Ed Markey (D): 44Those aren't numbers any Democrat likes to see, but in a way, they aren't terribly surprising. While safely blue on the presidential level, Massachusetts isn't the Democratic lock it's often assumed to be further down the ballot. And it's not just a matter of Scott Brown, either. The state saw an uninterrupted string of Republican governors from 1991 through 2007; the last Democrat to hold the office before Deval Patrick was none other than Michael Dukakis. John Kerry, too, had his share of less-than-blowout victories, winning his first race in 1984 by a 55-45 spread and then holding off Gov. Bill Weld 52-45 in 1996. And in 1994, a number of polls showed a guy named Mitt Romney neck-and-neck with Sen. Ted Kennedy.
Gabriel Gomez (R): 40
Kennedy, though, went on to win that year by 18 points, one of several instances where Bay State Republicans got close (or close-ish) but couldn't seal the deal. Brown, of course, was the huge exception to that, but will businessman Gabriel Gomez be the next Scott Brown, or the next Mitt Romney? That's the number one question on everyone's minds.
Gomez right now is more popular than Rep. Ed Markey, with a 41-27 favorability rating versus 44-41 for the Democrat. And he's keeping things close thanks to his 47-31 lead with independents, as well as the fact that he's drawing 21 percent of Democrats. Some of these may be folks who voted for Rep. Stephen Lynch in the primary who, as Tom Jensen puts it, may be "a little reticent about supporting Markey in the general." (Lynch did immediately endorse Markey, though, so hopefully he won't be reluctant to keep stumping on his behalf.) Jensen adds, though, that Brown held a 64-32 lead with independents in their final 2010 poll, so Gomez still has a lot of ground to make up if he's going to be the next Scott Brown.
In 2012, one aspect of PPP's Massachusetts polling continually stood out: Undecided voters were much more likely to favor Democrats than Republicans. That's why, even though the head-to-head matchups between Brown and Elizabeth Warren often appeared close, Warren had the edge, since those last few up-for-grabs voters had a strong predilection for Team Blue. The big difference between then and now is that Barack Obama was at the top of the ticket, drawing out lots of voters who won't show up for an early summer special election. Indeed, as Jensen notes, this sample is about 5 points more favorable to Mitt Romney than the 2012 election results were.
But even without Obama, Massachusetts is still a blue state. The undecideds in this poll went for Obama by an 18-point margin last fall, include more self-identified liberals than conservatives, and are over 60 percent female. Those are all positives for Markey, and if he can avoid stumbles and self-inflicted wounds, he should be able to win over the bulk of those undecided voters.
It's far from a walkover, though. Gomez may look like a proverbial fresh face, so Markey is going to have to make voters aware of his true ideology—and that a Gomez win would put Mitch McConnell and the GOP one seat closer to regaining control of the Senate. In other words, he's going to have to run a normal, competitive campaign and not simply coast in the belief that "Massachusetts would never elect a Republican senator."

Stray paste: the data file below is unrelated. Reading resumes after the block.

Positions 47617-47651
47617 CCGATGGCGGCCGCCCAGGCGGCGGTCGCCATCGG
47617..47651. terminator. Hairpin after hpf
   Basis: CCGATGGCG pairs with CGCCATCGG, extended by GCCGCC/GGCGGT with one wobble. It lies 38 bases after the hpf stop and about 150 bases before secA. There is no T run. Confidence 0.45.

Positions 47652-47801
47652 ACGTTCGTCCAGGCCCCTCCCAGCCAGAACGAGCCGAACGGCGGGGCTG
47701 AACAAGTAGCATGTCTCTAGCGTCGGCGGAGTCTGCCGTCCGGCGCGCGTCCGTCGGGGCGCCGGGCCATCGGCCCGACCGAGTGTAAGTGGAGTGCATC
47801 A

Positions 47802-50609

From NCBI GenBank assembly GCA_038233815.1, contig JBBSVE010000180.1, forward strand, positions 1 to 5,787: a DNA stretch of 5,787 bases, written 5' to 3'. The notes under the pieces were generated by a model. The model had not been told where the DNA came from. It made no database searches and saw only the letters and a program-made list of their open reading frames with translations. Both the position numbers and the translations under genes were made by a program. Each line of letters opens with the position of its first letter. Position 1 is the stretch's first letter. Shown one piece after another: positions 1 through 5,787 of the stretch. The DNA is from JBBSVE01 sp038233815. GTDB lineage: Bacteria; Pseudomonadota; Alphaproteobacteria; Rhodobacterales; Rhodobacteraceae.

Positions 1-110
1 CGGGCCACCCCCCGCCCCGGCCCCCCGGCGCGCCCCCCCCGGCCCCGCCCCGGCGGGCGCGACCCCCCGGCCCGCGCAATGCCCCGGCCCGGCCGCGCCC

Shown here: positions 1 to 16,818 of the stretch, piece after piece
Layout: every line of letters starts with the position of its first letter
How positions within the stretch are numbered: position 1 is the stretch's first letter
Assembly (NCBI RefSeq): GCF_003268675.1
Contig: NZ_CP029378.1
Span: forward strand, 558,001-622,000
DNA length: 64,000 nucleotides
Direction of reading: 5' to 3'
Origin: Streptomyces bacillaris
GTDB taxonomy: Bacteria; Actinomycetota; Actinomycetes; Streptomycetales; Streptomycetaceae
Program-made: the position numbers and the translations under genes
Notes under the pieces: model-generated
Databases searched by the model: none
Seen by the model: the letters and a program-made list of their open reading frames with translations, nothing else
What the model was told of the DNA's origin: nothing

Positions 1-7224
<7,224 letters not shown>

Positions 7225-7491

The other question here is whether national Republicans will commit any money to Gomez. After all, this is only one poll, and while the GOP would love to torment Democrats in Massachusetts yet again, the NRSC may conclude that this race is fool's gold, and that they'd rather save their pennies for next fall. Indeed, whoever wins this seat would have to run again in 2014 for the full six-year term, which means Republicans would need to immediately defend this seat again. That wouldn't be an easy task, but it would certainly be easier than trying to wrest the seat from a Sen. Markey, which would probably be almost impossible.)
The biggest difference between now and the 2010 special that elected Scott Brown, though, is the general political environment—the backdrop, if you will. Three years ago, the economy still felt like it was in free fall to many voters, negative headlines about the Affordable Care Act were a daily feature, and conservatives were convinced that electing Brown would derail the ACA and bring the Democratic agenda to a dead halt. None of that is true today. Indeed, Jensen observes that Obama's job approval rating in Massachusetts stands at 53-41 now, versus 44-43 when Brown won.
And there's also the Martha Coakley factor, which is to say that Democrats are damn well determined not to get caught sleeping a second time. That just means, though, that Democrats know they have to work hard to make sure this seat stays blue. Markey may have a small edge, but from now until the special election on June 25, it's nose to the grindstone and absolutely no letting up.